If things are happening (and I agree – there is a ‘feelgood factor’ around), it’s more likely a result of what is being done at server level rather than client.
I just like seeing techniques such as this get more attention. I’ve seen considerable activity in various web app techniques using xmlRequest. In my case it was XUL that really got me excited about the future of the web.
Now what needs to change is the way in which business success is calculated. Unfortunately these new application scare the hell out of commercial business with the loss of their all important page impressions.
Has there been any discussion of how to do incorporate these splendid techniques into current measurement methods? or is the commercial sector going to have to catch up with what seems to be the obvious way to go?
Has there been a point in the past 10 years when the web wasn’t changing? :}
I supposed not Ed, the problem which may occur is that large commercial business who have been struggling to decide upon the best, most reliable and accountable way to measure user numbers, page impressions and CTR’s will take time to come to terms with this ‘new web’.
These new delivery methods will undoubtedly improve their customers service, providing a better customer experience, however changing the way in which success is measured will be quite a struggle.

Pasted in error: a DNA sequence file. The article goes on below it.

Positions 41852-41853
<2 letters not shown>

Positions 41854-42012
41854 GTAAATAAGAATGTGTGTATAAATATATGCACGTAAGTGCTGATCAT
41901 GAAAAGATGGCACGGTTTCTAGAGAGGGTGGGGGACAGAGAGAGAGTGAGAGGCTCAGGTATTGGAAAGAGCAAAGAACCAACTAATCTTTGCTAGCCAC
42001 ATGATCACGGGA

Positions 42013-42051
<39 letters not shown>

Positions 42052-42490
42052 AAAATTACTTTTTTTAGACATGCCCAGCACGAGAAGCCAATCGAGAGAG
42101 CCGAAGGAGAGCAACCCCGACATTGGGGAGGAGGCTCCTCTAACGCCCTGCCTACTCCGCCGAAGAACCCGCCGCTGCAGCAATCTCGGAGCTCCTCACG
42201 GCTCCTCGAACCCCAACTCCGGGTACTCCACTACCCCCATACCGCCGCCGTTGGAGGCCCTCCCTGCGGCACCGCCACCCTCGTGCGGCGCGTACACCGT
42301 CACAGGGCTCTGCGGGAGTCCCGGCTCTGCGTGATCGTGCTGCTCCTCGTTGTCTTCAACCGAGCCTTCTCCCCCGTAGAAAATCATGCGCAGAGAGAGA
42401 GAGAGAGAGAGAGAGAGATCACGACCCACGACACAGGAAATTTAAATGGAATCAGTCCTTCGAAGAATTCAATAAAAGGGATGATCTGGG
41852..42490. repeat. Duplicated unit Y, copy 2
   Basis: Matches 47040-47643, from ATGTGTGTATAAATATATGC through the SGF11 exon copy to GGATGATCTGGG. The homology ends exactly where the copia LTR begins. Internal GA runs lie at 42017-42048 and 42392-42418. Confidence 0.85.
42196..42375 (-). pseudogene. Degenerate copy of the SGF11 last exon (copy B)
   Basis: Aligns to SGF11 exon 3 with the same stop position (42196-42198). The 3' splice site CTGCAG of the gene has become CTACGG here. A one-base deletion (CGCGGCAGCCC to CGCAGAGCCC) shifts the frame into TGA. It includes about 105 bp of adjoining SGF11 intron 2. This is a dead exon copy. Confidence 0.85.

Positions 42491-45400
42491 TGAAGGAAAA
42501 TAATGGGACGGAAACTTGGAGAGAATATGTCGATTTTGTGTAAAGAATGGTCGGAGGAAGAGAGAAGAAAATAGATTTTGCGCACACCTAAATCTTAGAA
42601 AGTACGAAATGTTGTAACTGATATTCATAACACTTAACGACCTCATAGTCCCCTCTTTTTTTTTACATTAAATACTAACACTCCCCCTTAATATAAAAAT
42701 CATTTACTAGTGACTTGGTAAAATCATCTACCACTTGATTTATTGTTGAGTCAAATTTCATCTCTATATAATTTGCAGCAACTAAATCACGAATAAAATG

1) AJAX still makes requests to the server (WHICH ARE WHAT IS MEASURED) so your question has been answered. No changes are needed to properly measure traffic.
The MOST exciting thing about 2.0 is that those of us that had to deal with the influx of dimwits during 1.0 now get to go through all of it again. Cool, I can’t wait until Adobe Dreamweaver comes out with built in AJAX support and clients want web applications for $499.
Maybe 3.0 can filter out the NOISE.
Adam, I think you missed the point of my comment. Obviously, the benefits of AJAX are numerous, but I’ve been doing this long enough to chuckle every time I hear someone say “This is it… the Internet changes NOW. No wait… now. Hold on… uh, NOW.”
The web is constantly evolving, so saying that everything changes from this point forward is redundant. It’s changed since that statement was uttered. That’s the beauty of this medium.
I welcome the challenge of adopting this new methodology where applicable… and look forward to the next one.
I second what has been said by many here, that we all feel this big change on the horizon. I was thinking about what to write here, and how to sum up my thoughts on the subject. I think what it all boils down to is that knowledge is being more widely shared than in the earlier days of the ‘net.
The attitude with which people share information has also shifted. Gone are the days of browsers warring over custom display tags / functions. Now browsers compete to be the most standards-compliant (with the exception of IE).
I think that open-source is what it helping to change the face of the internet for the better. Between Apple making the switch to UNIX and Firefox eating away at IE’s dominance of PC users, much has already happened. Add to that the fact that the majority of web-servers run on some form of LAMP, and it’s easy to see that tight-fisted companies are being passed over in favor of those that are more open-minded.